In this post of this series, we will describe how to deploy a Cloudflare worker using Bitbucket CI. This will complete the different CI/CD solutions we tested using Cloudflare Wrangler. The first one described the process using Github Actions, the second one used CircleCI, the third used Travis CI, and the forth using Gitlab CI.

Would you like to learn more about Cloudflare Workers? Click here.


In this tutorial, we will be exploring how to build a CI/CD pipeline that publishes to the Cloudflare workers every time we push new code to our Bitbucket branch. CI/CD is a set of practices that allow us to develop, test and deploy our code at high speed, all without sacrificing code quality or service availability. In this post, we will be testing another CI tool that is built into Bitbucket. It’s a fast, reliable and simple to use solution called Bitbucket CI. Cloudflare is a web performance and security company that provides online services to protect and accelerate websites online. One of their offered services is called “Cloudflare workers”. Cloudflare Workers are modeled on the Service Workers available in modern web browsers, however and unlike standard Service Workers, Cloudflare Workers run on Cloudflare servers, not in the user’s browser.


Components (Summary)

The two main components involved in this article are a Wrangler configuration file and the Bitbucket CI configuration file.

  • Wrangler configuration file. This is the wrangler.toml file which contains the information wrangler needs to connect to the Cloudflare Workers API, and publish your code. In general, Wrangler, aka Cloudflare Worker’s CLI tool allow us to create, build, and publish Cloudflare workers projects from the command-line.
  • Bitbucket CI configuration file. This is the bitbucket-pipelines.yml file stored in the root of your repository. This file defines the structure of what to execute using the Bitbucket runner.

Install Wrangler

The first step to do is to install Wrangler using the following command. This can be done on your local computer or on your cloud server.

$ npm i @cloudflare/wrangler -g

Next, we need to use Wrangler to generate a new project for us with a new directory that we can navigate to, and install necessary dependencies for the CI system.

$ wrangler generate cf-worker
$ cd cf-worker

Configure Wrangler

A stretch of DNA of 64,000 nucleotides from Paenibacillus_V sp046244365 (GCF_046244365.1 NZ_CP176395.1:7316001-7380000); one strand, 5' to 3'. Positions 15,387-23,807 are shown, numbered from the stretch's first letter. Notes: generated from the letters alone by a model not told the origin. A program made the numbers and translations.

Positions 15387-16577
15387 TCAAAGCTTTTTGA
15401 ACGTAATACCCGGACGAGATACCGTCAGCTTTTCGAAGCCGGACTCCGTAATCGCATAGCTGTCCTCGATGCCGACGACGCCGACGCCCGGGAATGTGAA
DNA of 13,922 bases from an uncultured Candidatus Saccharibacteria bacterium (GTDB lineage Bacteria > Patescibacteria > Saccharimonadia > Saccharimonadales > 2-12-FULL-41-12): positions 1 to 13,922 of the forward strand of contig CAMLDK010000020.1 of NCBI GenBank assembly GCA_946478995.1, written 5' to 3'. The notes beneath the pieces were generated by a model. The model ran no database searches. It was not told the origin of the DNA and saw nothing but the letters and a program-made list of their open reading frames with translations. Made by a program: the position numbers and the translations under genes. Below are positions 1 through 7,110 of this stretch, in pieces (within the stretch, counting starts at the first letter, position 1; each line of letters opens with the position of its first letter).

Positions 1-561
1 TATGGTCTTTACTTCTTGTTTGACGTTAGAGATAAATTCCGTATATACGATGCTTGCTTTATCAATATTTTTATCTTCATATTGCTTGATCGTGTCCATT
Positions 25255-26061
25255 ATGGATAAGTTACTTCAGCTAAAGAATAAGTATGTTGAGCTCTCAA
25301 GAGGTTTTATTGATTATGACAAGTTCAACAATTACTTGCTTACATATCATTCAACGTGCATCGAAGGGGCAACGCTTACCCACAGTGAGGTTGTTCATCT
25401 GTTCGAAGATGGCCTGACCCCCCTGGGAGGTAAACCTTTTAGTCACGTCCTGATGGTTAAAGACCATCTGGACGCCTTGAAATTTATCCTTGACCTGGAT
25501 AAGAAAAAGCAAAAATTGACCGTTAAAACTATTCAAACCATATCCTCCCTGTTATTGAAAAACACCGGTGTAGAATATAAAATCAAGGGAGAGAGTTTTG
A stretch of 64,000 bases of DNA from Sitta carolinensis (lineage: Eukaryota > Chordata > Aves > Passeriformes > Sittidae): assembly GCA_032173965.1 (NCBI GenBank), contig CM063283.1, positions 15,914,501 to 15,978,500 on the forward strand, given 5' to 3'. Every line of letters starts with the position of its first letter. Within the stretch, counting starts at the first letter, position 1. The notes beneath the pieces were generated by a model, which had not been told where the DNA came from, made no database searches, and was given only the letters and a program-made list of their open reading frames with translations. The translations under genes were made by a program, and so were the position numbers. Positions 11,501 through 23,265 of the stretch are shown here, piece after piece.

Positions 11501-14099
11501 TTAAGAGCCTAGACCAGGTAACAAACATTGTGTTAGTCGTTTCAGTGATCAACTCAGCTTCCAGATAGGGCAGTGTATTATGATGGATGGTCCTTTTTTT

To configure Wrangler, we simply need to edit the generated file wrangler.toml. The following file is the one we used in our test:

name = "cf-worker"
type = "javascript"
workers_dev = false
route = ""

The components of this file are:

The name field which will also be the name of our project or script.

The type field which tells wrangler build how to build our project. For now we are working with a NodeJS project so we picked Javascript as a type.

The workers_dev which is a true/false flag used to determine if our worker will be deployed to our subdomain (if set to true), or to another custom domain that is served by CloudFlare. Since we used a custom domain in this example, we set this flag to false.

The route key will represent a path pattern your worker will be served at.

Configure Bitbucket CI

Now that Wrangler is all set, we can start configuring Bitbucket CI. For that, we will need to create a bitbucket-pipelines.yml file in the root directory of our project.
This is how our  bitbucket-pipelines.yml file looks like:

name: node:latest
- parallel:
- step:
name: Build and Deploy
- npm install
- npm i @cloudflare/wrangler -g
- wrangler publish

The components of this file are described below:

image: This is where we choose our build environment docker image.

build: This is our job name.

script: This is shell script that will be executed by the runner.

We could’ve split this into two different jobs but for simplicity, we will keep both commands under the same job script.

Connecting it all together

Once we have the bitbucket-pipelines.yml file ready in our repository, and right before we push our code to Bitbucket, we still need to execute one more step on Bitbucket side. We need to configure the required environment variables in our Bitbucket  repository so that the latter can successfully connect to Cloudflare to deploy our worker. To add them, we need to go to our project’s Repository Settings -> Repository Variables. Next, we need to click on Add, and fill in the details for the following environment variables:

CF_ACCOUNT_ID: your Cloudflare account ID
CF_ZONE_ID: your Cloudflare Zone ID
CF_API_TOKEN: your Cloudflare API Token
You can refer to this and this in order to respectively retrieve the first two values and generate the third one. 

Testing our Configuration

Now that our environment variables are in place, Bitbucket will take care of loading them into the job runners so that we can authenticate with Cloudflare while deploying the worker. To test that, we can now push our code to the Bitbucket repository and wait for the triggered pipeline to finish executing. You can follow the progress under your project’s Pipelines

About Bitbucket CI


  • Bitbucket CI is part of Bitbucket , and therefore integrates well with it.
  • Define your workflows in yaml format.
  • Easy to learn and user friendly interface.
  • Multi language support including NodeJS, Java, PHP, Ruby, C, and any other language.
  • You can get started with the documentation here

Your Turn


It’s time for you to give it a try! You may also take a look at how we deployed a Cloudflare worker using other CI tools:

A Full CI/CD Pipeline for Cloudflare Workers with Github Actions
A Full CI/CD Pipeline for Cloudflare Workers with CircleCI
A Full CI/CD Pipeline for Cloudflare Workers with Travis CI


Can we do better? We are always open to suggestions on fine tuning our process and widening out our subject matter – especially at the request of a fellow coder.